Ten financial tips for single women in order to live life on their terms
Women’s History Month has its origins as a national celebration in 1981 when Congress passed and authorized a resolution and requested the President to proclaim the week beginning March 7, 1982 as “Women’s History Week.” Throughout the next five years, Congress continued to pass joint resolutions designating a week in March as “Women’s History Week.”
In 1987 after being petitioned by the National Women’s History Project, Congress passed a new resolution designating the month of March as “Women’s History Month.” Since that time, Congress and presidents have issued a series of annual resolutions and proclamations designating the month of March as “Women’s History Month.”
These proclamations celebrate the contributions women have made to the United States and recognize the specific achievements women have made over the course of American history in a variety of fields.
Attending to the Basics
If you’re divorced or separated, money management will become an important part of your life. While it may be true that money can’t buy or ensure happiness, your ability to manage your finances can play a large role in your financial future, and to a large extent, your ability to live life on your terms.
A huge amount of time is not necessarily required to get your finances moving in the right direction. It is often simply a matter of attending to the “basics.” The following steps may help you stay on track:
- Pay Yourself First. Transfer a set amount from your earnings to your savings each month. Even a small amount in the beginning helps.
- Reduce Consumer Debt. Avoid high credit card finance charges by paying off the balances each month, or if you must carry a balance, use only cards offering low finance rates beyond the introductory period.
- Maintain Good Credit. You can obtain one free annual credit report from each of the three major credit bureaus: TransUnion, Equifax, and Experian. Good credit is required for obtaining loans and low interest rates. Monitoring your credit can also help you guard against identity theft.
- Diversify Your Savings. Develop a plan for your short- and long-term needs. Consider your liquidity needs, risk tolerance, and time horizon for retirement. Be sure to consult a financial professional to help you determine an appropriate strategy for your financial future.
- Take Advantage of Tax Benefits. If you qualify, contribute to an Individual Retirement Account (IRA), an employer-sponsored 401(k) plan, or another similar retirement plan. These plans offer tax benefits that may help enhance your retirement savings.
- Update Your Estate Plan. Have your will and any trusts reviewed by a legal professional. Prepare advance directives, such as a durable power of attorney, living will, and health care proxy. This is important for everyone at any time, regardless of age.
- Review Your Insurance Needs. Periodically review your risk management program. Your life, health, and disability income insurance needs will likely change as you progress through various life stages.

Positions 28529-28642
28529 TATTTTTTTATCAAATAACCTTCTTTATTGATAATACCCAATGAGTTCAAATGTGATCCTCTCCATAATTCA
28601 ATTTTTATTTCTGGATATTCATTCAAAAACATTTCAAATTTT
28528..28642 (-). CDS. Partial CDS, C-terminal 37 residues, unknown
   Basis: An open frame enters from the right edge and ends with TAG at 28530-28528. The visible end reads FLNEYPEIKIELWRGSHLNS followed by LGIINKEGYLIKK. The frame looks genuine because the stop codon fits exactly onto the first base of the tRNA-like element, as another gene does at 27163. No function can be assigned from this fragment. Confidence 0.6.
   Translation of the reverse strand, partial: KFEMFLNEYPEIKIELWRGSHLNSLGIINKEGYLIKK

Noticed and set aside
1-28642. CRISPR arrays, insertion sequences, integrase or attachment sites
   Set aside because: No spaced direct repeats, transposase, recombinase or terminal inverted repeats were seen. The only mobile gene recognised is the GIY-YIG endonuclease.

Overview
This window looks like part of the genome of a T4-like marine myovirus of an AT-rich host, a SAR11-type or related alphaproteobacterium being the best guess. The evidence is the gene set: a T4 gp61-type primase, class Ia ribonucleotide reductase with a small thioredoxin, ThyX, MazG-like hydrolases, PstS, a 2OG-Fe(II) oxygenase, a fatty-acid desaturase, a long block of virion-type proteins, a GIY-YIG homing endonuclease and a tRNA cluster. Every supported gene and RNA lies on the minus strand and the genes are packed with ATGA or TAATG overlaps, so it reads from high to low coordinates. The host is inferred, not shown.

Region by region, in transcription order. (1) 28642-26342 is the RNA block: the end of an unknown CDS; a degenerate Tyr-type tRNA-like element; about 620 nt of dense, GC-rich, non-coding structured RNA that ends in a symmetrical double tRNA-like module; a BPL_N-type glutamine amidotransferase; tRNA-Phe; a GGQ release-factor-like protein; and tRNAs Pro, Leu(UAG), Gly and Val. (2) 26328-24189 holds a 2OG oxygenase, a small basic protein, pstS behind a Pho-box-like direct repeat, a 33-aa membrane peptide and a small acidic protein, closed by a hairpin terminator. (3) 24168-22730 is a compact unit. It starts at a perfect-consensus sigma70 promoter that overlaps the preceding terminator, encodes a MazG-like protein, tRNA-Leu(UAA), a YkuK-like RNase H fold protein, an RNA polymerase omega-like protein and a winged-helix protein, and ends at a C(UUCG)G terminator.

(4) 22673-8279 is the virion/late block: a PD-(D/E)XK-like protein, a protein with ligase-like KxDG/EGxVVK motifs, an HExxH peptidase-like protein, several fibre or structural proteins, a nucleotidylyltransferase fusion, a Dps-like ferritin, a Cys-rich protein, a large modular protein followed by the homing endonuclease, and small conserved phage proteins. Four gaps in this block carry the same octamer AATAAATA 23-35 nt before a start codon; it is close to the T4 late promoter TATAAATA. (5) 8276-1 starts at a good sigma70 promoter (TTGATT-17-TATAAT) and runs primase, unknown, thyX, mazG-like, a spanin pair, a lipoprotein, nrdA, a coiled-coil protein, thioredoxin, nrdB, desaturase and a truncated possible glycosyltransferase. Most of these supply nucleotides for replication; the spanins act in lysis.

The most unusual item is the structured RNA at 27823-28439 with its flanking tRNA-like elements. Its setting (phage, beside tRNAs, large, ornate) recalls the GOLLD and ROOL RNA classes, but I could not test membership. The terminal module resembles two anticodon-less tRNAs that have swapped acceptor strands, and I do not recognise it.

- Plan for Future Care. Consider your possible long-term care needs. Have you ever thought about your future care needs, should you one day require help with activities of daily living, such as meal preparation, personal care, dressing, and housekeeping? Long-term care insurance increases your care options, should the need arise by helping to cover care at home, an assisted living facility or in a nursing home.
- Build a College Fund. College tuition, at a public or private institution, continues to rise. So, relying on your children to receive scholarships or financial aid may not be the most practical strategy. Look into opening a 529 college savings plan or other college planning account. As soon as possible, begin saving for your child’s education. Eighteen years can pass quickly.
- Set Long-Term Financial Goals. Establish one-, three-, five- and 10-year goals. Evaluate your progress yearly and make adjustments, as appropriate, to work towards long-term financial confidence.
Whether you’re divorced or separated, straightening out your finances can become a top priority. Make a commitment now to start this planning process.
Attention to the basics may help you pursue your financial goals and improve your emotional and financial well-being.
The opinions voiced in this material are for general information only and are not intended to provide specific advice or recommendations for any insurance product, ERISA or individual security. To determine which product(s) or investment(s) may be appropriate for you, consult your financial professional prior to investing.
Contributions to a traditional IRA may be tax deductible in the contribution year, with current income tax due at withdrawal. Withdrawals prior to age 59 ½ may result in a 10% IRS penalty tax in addition to current income tax.
Prior to investing in a 529 Plan investors should consider whether the investor's or designated beneficiary's home state offers any state tax or other state benefits such as financial aid, scholarship funds, and protection from creditors that are only available for investments in such state's qualified tuition program. Withdrawals used for qualified expenses are federally tax free. Tax treatment at the state level may vary. Please consult with your tax advisor before investing.
This information is not intended to be a substitute for specific individualized tax or legal advice. We suggest that you discuss your specific situation with a qualified tax or legal advisor.
LPL Financial Representatives offer access to Trust Services through The Private Trust Company N.A., an affiliate of LPL Financial.
All information is believed to be from reliable sources; however LPL Financial makes no representation as to its completeness or accuracy.
This article was prepared by FMeX.
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